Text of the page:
If you were to run the application now, you would see it counting down from whatever time value you have supplied, as shown in Figure 2:

Figure 2: Countdown

Counting Time Upwards

Add the next modular variable:

Private CompTime As System.Int32

Add the next code segment:

Private Sub Button2_Click(sender As Object, _
   e As EventArgs) Handles Button2.Click

   CompTime = Environment.TickCount

End Sub

Comptime calculates the exact time via the use of Environment.TickCount. Now, add the final piece of the puzzle:

Private Sub Timer2_Tick(sender As Object, _
   e As EventArgs) Handles Timer2.Tick

   Dim CurTickValue As System.Int32 = Environment.TickCount
   Dim Difference As System.Int32 = CurTickValue - CompTime

   Dim Hours As System.Int32
   Dim Minutes As System.Int32
   Dim Seconds As System.Int32

   Hours = (Difference / (3600 * 999)) Mod 24
   Minutes = (Difference / (60 * 999)) Mod 60
   Seconds = (Difference / 999) Mod 60

   Label1.Text = String.Format("This application has been _
         running for {0} hours, {1} minutes {2} seconds", _
      CStr(Hours), _
      CStr(Minutes), _

End Sub

Again, I calculate the time difference, except for now it works forward and not backwards. I created a few objects, and then here is the fun part! How good is your math? No, just kidding; it doesn’t have to be so good to be able to understand the underlying logic here.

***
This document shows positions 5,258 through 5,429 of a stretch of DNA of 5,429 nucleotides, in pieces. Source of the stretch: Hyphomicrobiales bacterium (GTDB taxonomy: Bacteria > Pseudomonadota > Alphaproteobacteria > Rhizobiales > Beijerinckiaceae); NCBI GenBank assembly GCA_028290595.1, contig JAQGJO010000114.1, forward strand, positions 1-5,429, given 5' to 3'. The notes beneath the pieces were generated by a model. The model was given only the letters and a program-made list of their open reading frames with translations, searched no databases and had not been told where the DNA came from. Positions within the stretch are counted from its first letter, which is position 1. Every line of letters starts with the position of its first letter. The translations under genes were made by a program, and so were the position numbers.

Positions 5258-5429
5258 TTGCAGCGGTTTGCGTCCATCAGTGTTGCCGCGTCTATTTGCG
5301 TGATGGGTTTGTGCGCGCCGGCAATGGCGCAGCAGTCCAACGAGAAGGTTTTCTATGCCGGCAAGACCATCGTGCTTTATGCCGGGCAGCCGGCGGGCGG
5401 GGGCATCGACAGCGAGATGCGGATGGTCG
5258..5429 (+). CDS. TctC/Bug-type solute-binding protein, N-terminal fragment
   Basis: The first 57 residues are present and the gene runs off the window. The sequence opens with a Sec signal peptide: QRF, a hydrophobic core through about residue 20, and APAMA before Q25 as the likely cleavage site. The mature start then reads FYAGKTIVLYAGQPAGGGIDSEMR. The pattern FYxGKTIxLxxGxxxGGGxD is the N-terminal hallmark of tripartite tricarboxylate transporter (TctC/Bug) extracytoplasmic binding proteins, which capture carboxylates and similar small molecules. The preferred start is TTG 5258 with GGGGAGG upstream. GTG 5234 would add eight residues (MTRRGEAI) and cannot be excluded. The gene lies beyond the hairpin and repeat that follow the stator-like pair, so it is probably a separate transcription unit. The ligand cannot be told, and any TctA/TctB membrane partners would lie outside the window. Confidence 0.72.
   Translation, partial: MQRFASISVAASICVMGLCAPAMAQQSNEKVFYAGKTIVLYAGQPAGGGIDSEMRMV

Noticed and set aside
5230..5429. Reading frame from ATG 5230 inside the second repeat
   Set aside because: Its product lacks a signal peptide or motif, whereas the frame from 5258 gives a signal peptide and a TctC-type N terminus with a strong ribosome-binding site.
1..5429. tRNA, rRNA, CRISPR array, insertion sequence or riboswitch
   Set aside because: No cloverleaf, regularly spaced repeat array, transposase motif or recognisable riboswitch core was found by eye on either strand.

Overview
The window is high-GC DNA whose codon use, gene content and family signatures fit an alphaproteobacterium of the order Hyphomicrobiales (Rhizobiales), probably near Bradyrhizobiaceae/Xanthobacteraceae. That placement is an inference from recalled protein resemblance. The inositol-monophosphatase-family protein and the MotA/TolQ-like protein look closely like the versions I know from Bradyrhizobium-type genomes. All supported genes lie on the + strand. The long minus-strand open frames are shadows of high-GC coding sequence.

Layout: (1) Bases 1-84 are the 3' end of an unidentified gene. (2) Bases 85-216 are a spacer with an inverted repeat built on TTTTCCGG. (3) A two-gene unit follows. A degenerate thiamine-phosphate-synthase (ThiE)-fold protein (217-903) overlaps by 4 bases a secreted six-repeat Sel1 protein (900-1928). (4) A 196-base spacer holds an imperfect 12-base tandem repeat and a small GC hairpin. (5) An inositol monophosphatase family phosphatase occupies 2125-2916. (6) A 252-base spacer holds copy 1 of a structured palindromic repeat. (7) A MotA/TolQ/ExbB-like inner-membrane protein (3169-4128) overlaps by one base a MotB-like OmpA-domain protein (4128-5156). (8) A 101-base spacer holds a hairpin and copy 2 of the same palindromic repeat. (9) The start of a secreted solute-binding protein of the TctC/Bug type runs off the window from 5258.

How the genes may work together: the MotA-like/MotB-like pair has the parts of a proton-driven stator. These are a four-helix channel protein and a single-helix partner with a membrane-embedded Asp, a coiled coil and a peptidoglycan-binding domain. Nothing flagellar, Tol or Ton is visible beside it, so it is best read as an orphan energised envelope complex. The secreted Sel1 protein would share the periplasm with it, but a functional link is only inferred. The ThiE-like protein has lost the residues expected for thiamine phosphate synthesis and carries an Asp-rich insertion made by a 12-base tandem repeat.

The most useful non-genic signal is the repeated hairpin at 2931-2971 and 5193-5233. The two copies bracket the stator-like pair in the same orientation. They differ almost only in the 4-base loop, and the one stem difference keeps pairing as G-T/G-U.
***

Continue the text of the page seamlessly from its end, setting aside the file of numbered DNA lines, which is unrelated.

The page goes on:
This line:

Hours = (Difference / (3600 * 999)) Mod 24

calculates the hourly difference. I took 3600 * 999 then divided by the time difference and then used modulo 24. Now what does that mean?!

Let me break it down:

  • 3600 * 999: 60 Seconds multiplied by 60 minutes (ultimately, one hour) is 3600. Multiply this value with 999 (to get a difference) gives us a value to work with.
  • Difference / above answer: Gives us an answer in hours.
  • The above answer Mod 24: There are 24 hours in a day, and we need to find a value that is divisible by 24 to display the exact hours.
Minutes = (Difference / (60 * 999)) Mod 60
  • It basically does the same computation, except to multiply only 60—for minutes—and does a remainder division with 60, again minutes.
Seconds = (Difference / 999) Mod 60
  • Computes the seconds.

The last line of code simply formats the computed values into a displayable string. When run, your application will resemble Figure 3:

Figure 3: Count upwards


I have included a working sample with this project. I hope you have benefited from this article.

Hannes DuPreez
Hannes DuPreez
Ockert J. du Preez is a passionate coder and always willing to learn. He has written hundreds of developer articles over the years detailing his programming quests and adventures. He has written the following books: Visual Studio 2019 In-Depth (BpB Publications) JavaScript for Gurus (BpB Publications) He was the Technical Editor for Professional C++, 5th Edition (Wiley) He was a Microsoft Most Valuable Professional for .NET (2008–2017).